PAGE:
JUTTA TREVIRANUS: That's I love the phrase "ask for the moon". We have certainly seen some of that in the AI space, the GDPR, okay. And we don't like acronyms. Does anybody know, the General Data Protection Regulations, out of Europe actually to some extent did that. They asked for something which everyone said was not yet possible, explainable AI. Since that explainable AI has been asked for, all the technicians said it is not possible. Low and behold, after the GDPR was published, we have many industries that are now looking at how do we make AI explainable. How do we unpack those black boxes. Do you think this is a lesson that we can use in accessibility as well? And asking for the moon within the standards that we're working on?

PHILIP RIZCALLAH: I think another and I think I agree 100%. You have to ask for a lot and rachet down a bit. The key is performance and prescriptive. You have to have a nice blend, which is the power that we have through the act. We don't want to put something into regulation that's going to cause you not to meet the requirement and in the end be in violation. There has to be a way to allow the performance piece with the prescriptive. The solution is working with industry. While they are the committees and go through the steps. Trial it. Take whatever it is that we developed and before we go and say in six months this goes in regulation, let's spend first six months or a year working with industry. And if it doesn't exist, they have time. They have that one gap to kind of get it to work. And if it doesn't work then there is an opportunity for a slight tweak. I agree with you 100%. We have to ask for a lot. For 75, 100 years the accessibility community has been shunned out of everything. You have to ask for a lot. A lot of people look at it and they say why are you asking for a door opener on this place. It is because the designers when they first created the code, we are going to purposefully omit people with wheelchairs from entering a building. We have to make a conscious decision to force them to do it. We are all very bright. The technology is there. The research exists. And if we ask for it because we need it, industry will adopt it and there bring it in.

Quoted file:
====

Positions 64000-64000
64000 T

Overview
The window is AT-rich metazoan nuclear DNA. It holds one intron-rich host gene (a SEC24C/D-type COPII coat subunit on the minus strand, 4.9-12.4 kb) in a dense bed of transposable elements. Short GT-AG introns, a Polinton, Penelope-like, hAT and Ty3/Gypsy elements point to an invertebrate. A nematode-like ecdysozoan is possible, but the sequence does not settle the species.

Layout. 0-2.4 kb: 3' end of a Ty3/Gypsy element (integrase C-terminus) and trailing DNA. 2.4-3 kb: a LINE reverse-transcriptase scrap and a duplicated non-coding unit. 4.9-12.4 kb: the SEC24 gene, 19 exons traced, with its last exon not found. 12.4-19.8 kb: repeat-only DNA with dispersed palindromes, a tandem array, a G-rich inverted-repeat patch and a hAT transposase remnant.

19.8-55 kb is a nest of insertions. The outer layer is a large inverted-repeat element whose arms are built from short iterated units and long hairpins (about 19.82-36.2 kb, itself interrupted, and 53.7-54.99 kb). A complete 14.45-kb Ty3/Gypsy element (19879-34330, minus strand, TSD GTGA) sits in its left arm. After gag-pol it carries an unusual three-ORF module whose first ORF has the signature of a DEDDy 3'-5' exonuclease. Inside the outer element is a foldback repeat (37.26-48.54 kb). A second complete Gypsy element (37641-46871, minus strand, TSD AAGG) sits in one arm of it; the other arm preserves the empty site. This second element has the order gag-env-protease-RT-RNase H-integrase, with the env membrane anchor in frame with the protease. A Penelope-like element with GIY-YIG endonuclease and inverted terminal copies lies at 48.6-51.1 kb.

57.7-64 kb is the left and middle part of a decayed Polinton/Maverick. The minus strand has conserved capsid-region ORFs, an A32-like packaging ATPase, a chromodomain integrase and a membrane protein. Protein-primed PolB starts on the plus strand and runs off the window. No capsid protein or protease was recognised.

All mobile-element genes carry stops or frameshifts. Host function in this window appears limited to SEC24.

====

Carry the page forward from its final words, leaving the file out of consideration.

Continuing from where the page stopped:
SAMBHAVI CHANDRASHEKAR: Coffee in one hand and a laptop in the other, we do that.

PHILIP RIZCALLAH: It helps everyone.

MONICA ACKERMANN: Working in a federally regulated organization, advancing accessibility in the organization it really helps to get that roadmap to see what standards are coming. How can we prepare our organization for those standards. How can we for me it is about jumping on opportunities. Say we are having conversations about new technologies that we're introducing in banking. Now customer experiences. Knowing there are these standards that are coming, research that's available that we can infuse into our everyday software development lifecycle or the policies that we are creating. Even though it is not standard or regulation yet, it is helping to inform a much better solution for everyone. And the way that the standards are rolling out I'm finding them very, very helpful. And we approach it a few different ways. Guidance material is always draft standards are always released for public review. Guidance material on meeting those standards and requirements are always released. And we look at in a few different ways our accessibility group staffed by people with disabilities, our employee relations group, our internal communications and compliance teams look at all of that and form a perspective and ask questions. We have industry groups that do this together. The Canadian Banker's Association, we all come together and look to those standards and provide that feedback so that we get kind of an industry perspective and understanding of how our other regulations that apply to in my case the banking sector going to compliment or butt up against accessibility regulations. How do we raise that early, often and then smooth that all out?